Wigan family stars in campaign to show truth about life with Down's syndrome

A Wigan family will feature in a month-long campaign raising awareness of what life is really like with a child with Down’s syndrome.
Victoria Morrissey and Bryn Rimmer with sons Oscar and RioVictoria Morrissey and Bryn Rimmer with sons Oscar and Rio
Victoria Morrissey and Bryn Rimmer with sons Oscar and Rio

Eight-year-old Oscar Rimmer and his family, from Pemberton, have been chosen to feature in a campaign for Down’s Syndrome Awareness Month, which begins today.

It is being run by Wouldn’t Change A Thing, a parent-led campaign group which works to change perceptions of Down’s syndrome.

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A photograph of Oscar, who has Down’s syndrome, with his brother Rio, five, and parents Victoria Morrissey and Bryn Rimmer, will be shared on social media with the messages #ourtruth and #wouldntchangeathing .

Victoria, who has been involved with the group for some time, submitted the picture of the family for inclusion in the campaign.

She said: “Because the group has grown so much, it’s hard to keep track of all the posts. It was really out of the blue when we were chosen.”

The family hopes to dispel myths around Down’s syndrome and show what it is really like.

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Victoria said: “I wouldn’t change a thing about Oscar and that’s what it’s all about. Life isn’t really that different. It’s just a little bit slower, we have to go the scenic route, but we get there and there’s nothing different.

“It’s about raising awareness. We want new parents or someone who’s just been told they will have a baby with Down’s syndrome that there’s no difference really.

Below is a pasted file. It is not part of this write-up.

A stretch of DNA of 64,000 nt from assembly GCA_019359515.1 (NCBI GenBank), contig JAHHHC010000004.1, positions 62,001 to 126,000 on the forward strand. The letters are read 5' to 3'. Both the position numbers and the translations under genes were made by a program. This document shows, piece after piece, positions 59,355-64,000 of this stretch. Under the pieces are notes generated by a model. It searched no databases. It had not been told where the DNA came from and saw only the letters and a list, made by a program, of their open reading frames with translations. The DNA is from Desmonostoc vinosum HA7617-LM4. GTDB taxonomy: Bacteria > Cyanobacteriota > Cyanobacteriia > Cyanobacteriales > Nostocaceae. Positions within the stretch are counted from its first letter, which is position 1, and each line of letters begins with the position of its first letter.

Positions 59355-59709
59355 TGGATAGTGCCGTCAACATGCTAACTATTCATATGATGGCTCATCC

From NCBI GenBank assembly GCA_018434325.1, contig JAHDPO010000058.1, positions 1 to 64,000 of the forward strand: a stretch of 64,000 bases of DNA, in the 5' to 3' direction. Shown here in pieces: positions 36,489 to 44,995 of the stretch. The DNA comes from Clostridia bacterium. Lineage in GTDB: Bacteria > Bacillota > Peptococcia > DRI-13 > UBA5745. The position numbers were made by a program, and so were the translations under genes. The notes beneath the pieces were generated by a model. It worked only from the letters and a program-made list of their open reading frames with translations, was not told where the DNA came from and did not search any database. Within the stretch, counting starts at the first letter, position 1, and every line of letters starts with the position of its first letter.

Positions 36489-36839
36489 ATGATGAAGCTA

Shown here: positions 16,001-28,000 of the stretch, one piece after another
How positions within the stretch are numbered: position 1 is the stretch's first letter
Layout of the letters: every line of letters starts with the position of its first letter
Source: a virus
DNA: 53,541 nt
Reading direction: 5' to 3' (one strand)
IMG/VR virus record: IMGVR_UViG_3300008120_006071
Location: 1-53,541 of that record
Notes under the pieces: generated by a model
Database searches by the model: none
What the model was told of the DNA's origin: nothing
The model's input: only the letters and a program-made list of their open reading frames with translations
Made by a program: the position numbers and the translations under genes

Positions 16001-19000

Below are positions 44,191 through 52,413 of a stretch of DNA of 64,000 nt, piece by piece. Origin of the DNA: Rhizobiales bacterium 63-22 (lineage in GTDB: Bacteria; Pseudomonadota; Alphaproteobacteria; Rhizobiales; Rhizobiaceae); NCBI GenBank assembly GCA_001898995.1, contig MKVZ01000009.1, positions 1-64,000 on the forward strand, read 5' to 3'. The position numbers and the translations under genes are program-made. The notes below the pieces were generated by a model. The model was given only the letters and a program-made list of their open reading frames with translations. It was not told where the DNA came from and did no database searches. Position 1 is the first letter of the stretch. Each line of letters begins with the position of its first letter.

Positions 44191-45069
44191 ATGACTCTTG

“Oscar has no health issues, he is just full of life and a little lad who goes to mainstream school. He is no different to his younger brother.

“During the lockdown I have been worrying about him not being at school, and home schooling is really hard, but his speech is fabulous. His vocabulary is unbelievable.

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“I just want people to see he is just Oscar, there is no difference, and we are more alike than different.”

Oscar, who attends Westfield Community, has featured in other campaigns by Wouldn’t Change A Thing, including two videos where he used Makaton sign language – one to Michael Buble’s All I Want For Christmas and another for World Book Day telling the story of The Snail And The Whale.

They followed the success of Wouldn’t Change A Thing’s fun video for World Down’s Syndrome Day, featuring 50 mums and their children, which went viral and clocked up more than 350m views worldwide.

This month’s campaign will focus on why families “wouldn’t change a thing” about their children and provides a chance for them to raise awareness of Down’s syndrome.

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At the centre of the initiative is a single and music video entitled Wouldn’t Change A Thing, which will be released today.

Performed and written by The Bitterati and produced by Simon Frankland, whose daughter Neive has Down’s syndrome, it is an urban track which aims to address how people might feel uncomfortable around those with disabilities and why.

Victoria said: “The single is really unexpected. Everyone is going to expect a ballad or something like that and it’s completely not.

“It’s not just about Down’s syndrome, it’s about raising awareness for additional needs. That’s really exciting.”

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The video features children with Down’s syndrome, though numbers had to be limited due to the coronavirus pandemic.

It is being accompanied by a campaign across social media of images, short videos and interviews – including the photograph of Oscar and his family – to help break down barriers.

Down’s syndrome is caused by the presence of an extra chromosome and affects one in 1,000 babies born in the UK, according to the Down’s Syndrome Association.

To find out more about the campaign, go to www.wouldntchangeathing.org or search for the group on Facebook.

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